The Reach of Jocko

Michael Jackson left Neverland DOA. Millions of THRILLER fans around the globe mourned his passing with flowers deposited before US embassies. My younger friends in New York reported that on the night of his death club-goers danced to a frenzied and endless cascade of Michael Jackson hits from the Motown years on into the 21st Century.

THRILLER was his Mount Everest and the hit-spawning monster sold over 100 million albums. This epic success earned him worldwide recognition, although I never understood how far his influence had penetrated the masses, until I was crossing Sulawesi’s Lake Poso in 1992 in the middle of the night. Most of the passengers were Indonesians, although one German woman was traveling on her own. Her name was Ulrike.

The long prau motored close to the shore of the 1500-meter high lake. Around midnight rising winds forced a stop at a remote village. The hamlet had no electricity. The locals cooked food by fire. They lived in wooden shacks, A young boy strummed Indonesian love songs on his guitar . Somehow Ulrike and my conversation turned to Michael Jackson.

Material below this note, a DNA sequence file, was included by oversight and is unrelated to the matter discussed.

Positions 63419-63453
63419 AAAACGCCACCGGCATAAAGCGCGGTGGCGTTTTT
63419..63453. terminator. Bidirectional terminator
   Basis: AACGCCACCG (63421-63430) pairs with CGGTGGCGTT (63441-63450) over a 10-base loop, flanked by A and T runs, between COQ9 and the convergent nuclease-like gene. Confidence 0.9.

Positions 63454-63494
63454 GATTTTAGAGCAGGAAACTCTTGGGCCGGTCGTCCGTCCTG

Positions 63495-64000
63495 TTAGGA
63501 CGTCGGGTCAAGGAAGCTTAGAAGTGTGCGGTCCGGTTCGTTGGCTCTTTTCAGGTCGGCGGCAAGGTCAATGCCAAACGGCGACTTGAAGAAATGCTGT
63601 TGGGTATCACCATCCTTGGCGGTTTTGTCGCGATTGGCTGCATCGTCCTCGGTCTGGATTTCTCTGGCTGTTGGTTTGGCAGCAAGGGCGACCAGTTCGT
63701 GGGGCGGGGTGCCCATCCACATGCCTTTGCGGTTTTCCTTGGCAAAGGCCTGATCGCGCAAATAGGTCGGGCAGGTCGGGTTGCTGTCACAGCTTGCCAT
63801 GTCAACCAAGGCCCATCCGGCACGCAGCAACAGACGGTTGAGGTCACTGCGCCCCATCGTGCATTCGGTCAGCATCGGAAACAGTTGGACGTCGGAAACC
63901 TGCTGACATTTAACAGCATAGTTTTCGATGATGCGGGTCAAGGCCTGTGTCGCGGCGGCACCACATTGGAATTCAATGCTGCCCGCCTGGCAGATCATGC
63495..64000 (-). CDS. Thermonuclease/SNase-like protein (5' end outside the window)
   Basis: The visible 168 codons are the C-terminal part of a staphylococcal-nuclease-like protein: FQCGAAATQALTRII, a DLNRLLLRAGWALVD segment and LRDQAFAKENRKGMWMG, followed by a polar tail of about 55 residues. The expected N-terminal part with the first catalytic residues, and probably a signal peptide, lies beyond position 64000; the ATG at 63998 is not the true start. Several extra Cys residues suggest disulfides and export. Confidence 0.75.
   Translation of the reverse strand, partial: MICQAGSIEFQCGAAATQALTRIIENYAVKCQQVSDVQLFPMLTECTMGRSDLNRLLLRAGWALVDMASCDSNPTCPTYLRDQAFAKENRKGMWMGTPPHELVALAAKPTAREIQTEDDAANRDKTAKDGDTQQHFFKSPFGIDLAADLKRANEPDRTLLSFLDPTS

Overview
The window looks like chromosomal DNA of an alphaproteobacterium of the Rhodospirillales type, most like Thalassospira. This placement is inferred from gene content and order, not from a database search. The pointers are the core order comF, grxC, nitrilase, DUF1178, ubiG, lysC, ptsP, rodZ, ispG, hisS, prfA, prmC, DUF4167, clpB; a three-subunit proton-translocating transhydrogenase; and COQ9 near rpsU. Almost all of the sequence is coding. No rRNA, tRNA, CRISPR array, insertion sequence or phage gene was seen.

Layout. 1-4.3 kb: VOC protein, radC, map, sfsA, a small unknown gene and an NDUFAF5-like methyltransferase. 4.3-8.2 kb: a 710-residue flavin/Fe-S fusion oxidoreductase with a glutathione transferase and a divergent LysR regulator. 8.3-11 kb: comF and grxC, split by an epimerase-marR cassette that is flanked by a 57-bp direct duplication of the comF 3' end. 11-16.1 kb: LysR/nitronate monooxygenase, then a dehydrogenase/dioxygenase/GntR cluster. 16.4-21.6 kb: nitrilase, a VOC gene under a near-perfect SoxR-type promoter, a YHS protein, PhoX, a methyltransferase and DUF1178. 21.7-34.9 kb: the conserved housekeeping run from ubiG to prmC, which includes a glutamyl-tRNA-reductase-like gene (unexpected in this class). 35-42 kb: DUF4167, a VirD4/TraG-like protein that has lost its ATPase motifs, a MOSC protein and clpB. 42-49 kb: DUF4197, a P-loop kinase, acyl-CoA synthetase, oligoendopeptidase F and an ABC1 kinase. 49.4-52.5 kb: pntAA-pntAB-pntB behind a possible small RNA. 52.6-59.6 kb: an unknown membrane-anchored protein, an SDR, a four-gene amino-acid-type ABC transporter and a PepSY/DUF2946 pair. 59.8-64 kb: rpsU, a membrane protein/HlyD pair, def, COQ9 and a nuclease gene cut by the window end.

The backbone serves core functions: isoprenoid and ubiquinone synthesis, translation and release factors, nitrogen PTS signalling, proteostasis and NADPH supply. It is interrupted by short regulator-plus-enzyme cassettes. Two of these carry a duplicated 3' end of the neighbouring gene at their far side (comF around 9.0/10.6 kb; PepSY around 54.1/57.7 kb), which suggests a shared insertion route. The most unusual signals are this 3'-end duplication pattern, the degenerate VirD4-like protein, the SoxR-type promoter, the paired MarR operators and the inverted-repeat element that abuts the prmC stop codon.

“Michael Jackon is #1.” She was clearly a big fan.

“For dance music, yes, but there’s not one song of his that you could play around a campfire.” I protested to be difficult.

My thesis was immediately proven wrong by the young guitarist playing BEN, Michael Jackson’s first solo #1 hit from a movie about killer rats.

We were halfway around the world from Neverland without a radio or TV, but Jocko’s song had reached these people. The young guitarist’s next song was a slow version of BEAT IT. The boy’s mother placed another log on the fire and the flames rose higher, as everyone gathered around the fire to join in the chorus.

We all knew the words. That was the strength of Jocko’s reach.

And few people can beat that.

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